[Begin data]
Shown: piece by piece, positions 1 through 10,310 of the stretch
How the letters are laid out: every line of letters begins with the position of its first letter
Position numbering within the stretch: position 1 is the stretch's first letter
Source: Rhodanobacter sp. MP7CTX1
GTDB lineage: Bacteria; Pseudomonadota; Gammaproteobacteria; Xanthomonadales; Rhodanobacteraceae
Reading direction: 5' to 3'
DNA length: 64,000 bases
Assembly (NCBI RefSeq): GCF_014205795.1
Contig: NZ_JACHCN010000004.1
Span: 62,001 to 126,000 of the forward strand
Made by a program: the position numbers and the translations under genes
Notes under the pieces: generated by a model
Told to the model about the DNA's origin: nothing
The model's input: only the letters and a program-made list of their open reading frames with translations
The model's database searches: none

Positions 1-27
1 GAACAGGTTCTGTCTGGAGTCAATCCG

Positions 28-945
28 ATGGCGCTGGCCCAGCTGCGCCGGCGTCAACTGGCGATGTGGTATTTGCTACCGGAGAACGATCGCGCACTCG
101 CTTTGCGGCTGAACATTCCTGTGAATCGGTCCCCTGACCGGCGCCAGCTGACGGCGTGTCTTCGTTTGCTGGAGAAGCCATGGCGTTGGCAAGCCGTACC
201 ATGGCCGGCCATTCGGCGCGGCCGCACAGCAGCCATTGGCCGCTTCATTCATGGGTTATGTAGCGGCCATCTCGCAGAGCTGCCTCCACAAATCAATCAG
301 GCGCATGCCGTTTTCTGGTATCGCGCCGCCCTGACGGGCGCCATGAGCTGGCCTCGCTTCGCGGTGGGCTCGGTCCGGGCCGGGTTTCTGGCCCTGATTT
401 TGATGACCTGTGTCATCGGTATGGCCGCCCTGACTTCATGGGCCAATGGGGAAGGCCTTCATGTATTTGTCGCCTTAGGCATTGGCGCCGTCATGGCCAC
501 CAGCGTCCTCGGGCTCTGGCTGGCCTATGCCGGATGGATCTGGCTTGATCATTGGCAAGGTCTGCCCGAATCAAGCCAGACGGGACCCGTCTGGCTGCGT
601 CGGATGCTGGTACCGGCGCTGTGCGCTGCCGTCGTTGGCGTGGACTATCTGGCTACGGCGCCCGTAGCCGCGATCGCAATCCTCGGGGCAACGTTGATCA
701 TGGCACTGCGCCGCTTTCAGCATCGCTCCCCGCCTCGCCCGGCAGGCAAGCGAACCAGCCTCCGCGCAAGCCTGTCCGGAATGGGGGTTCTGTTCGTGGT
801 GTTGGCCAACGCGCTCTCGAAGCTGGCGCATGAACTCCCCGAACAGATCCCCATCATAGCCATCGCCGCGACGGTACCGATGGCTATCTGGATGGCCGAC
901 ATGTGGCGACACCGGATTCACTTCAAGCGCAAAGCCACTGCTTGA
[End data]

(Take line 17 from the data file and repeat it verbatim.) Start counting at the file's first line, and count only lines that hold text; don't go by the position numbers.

1 GAACAGGTTCTGTCTGGAGTCAATCCG